How Qatar ended up hosting the World Cup

How Qatar ended up hosting the World Cup


With the World Cup now underway in Qatar, many are wondering how this moment arrived – that a tiny Gulf nation with little footballing history ended up hosting the biggest event the sport has to offer.

Qatar had never previously appeared at a World Cup tournament – let alone staged one – and became the first host nation to lose the opening game of the tournament with a 2-0 defeat against Ecuador on Sunday.

The country’s World Cup debut was 12 years in the making, a period in which Qatar’s host status has stirred controversy within the footballing community and beyond.

When Qatar was named as host of the 2022 World Cup back in 2010, it was selected ahead of bids from the United States, South Korea, Japan and Australia.

During the bidding process, it faced several obstacles as FIFA, football’s governing body, flagged concerns in technical reports. Those included a lack of existing infrastructure and the region’s intense heat in the summer, when World Cup tournaments are traditionally held.

Indeed, the reports even went as far as to label Qatar’s bid as “high risk,” but the country nevertheless triumphed with 14 votes to USA’s eight in the final round of balloting.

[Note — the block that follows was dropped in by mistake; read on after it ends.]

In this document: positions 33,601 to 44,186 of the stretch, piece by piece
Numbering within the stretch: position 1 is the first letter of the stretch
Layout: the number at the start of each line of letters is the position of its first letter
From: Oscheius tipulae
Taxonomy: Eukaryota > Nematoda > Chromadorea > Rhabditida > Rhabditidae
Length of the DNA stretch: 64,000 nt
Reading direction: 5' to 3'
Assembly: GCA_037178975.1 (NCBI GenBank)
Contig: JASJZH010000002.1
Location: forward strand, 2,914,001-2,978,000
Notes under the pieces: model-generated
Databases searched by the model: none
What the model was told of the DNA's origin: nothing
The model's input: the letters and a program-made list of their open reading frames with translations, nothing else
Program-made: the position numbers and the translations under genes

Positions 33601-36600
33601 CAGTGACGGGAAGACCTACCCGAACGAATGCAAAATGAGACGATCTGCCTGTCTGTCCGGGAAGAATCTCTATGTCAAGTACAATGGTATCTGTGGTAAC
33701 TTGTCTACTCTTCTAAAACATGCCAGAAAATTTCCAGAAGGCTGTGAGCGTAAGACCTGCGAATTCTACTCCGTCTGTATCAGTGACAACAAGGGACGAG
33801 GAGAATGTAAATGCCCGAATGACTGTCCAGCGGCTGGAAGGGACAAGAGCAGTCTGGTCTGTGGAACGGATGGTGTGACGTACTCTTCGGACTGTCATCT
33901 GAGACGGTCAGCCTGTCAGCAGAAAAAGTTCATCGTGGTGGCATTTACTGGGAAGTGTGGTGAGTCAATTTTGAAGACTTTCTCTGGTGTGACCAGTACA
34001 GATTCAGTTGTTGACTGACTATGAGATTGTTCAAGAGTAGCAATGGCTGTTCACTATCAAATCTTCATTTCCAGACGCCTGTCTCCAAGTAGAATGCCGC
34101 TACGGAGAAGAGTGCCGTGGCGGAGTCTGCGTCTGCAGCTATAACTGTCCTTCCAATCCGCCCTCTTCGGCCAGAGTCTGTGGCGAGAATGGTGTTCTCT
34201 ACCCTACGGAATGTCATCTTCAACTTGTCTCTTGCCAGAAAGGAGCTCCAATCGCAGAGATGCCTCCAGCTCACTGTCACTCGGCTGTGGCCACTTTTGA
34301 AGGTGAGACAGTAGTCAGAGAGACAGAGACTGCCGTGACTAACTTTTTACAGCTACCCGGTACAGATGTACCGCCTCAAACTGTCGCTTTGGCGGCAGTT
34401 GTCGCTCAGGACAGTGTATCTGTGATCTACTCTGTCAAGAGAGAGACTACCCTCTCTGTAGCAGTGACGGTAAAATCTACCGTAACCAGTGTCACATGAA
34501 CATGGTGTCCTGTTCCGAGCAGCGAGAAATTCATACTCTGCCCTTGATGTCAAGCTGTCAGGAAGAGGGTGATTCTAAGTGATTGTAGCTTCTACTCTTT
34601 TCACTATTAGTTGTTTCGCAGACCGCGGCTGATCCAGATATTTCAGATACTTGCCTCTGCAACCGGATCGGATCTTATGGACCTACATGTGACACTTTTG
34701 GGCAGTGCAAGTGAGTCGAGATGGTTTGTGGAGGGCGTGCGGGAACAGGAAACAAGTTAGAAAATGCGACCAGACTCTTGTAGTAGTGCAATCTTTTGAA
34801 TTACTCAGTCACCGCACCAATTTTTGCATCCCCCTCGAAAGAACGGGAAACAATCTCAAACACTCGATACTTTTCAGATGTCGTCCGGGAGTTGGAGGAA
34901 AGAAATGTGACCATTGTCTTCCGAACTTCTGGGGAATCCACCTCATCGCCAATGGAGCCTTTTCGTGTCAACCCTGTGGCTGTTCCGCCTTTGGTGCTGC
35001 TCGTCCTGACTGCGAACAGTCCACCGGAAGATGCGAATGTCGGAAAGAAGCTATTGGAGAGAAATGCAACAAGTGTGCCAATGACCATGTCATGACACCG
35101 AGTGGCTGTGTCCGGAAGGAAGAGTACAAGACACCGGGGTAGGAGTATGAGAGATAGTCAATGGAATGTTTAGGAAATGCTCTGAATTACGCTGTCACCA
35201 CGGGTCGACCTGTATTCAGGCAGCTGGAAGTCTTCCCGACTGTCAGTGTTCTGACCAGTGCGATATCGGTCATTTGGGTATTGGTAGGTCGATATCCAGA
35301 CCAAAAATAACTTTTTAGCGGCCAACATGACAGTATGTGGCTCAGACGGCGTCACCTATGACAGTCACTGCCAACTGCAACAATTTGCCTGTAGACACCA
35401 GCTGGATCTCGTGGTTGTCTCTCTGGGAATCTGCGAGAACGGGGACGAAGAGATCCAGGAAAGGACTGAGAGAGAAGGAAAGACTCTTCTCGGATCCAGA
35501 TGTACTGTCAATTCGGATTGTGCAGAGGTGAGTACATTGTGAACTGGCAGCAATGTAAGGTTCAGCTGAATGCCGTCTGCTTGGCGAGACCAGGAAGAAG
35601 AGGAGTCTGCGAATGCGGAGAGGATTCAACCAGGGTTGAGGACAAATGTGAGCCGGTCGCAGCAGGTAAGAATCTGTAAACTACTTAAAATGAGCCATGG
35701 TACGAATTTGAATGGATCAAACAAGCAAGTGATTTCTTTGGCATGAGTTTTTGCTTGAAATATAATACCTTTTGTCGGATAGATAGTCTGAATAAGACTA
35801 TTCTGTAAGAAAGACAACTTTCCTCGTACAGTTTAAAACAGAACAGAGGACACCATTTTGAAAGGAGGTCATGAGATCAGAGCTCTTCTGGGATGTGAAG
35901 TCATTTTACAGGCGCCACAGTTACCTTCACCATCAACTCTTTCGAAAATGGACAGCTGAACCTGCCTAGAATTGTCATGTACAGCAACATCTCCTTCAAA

At the time, Qatar promised to make the world “proud of the Middle East” as the first country from the region to host the tournament, while then-FIFA President Sepp Blatter welcomed the prospect of football’s showpiece event going to “new lands.”

“I’m a happy president when we speak of the development of football,” he said.

Twelve years later, Blatter is more critical.

Earlier this month, he told Swiss newspaper Tages Anzeiger: “Qatar is a mistake … the choice was bad.

“It is too small of a country. Football and the World Cup are too big for it.”

Blatter said FIFA amended the criteria it used to select host countries in 2012 in light of concerns over the working conditions at tournament-related construction sites in Qatar.

“Since then, social considerations and human rights are taken into account,” he said.

With a population of three million, smaller than that of Connecticut, Qatar has invested billions in its football infrastructure in preparation for the 2022 tournament.

Click Here to Read the Full Original Article at – RSS Channel – HP Hero…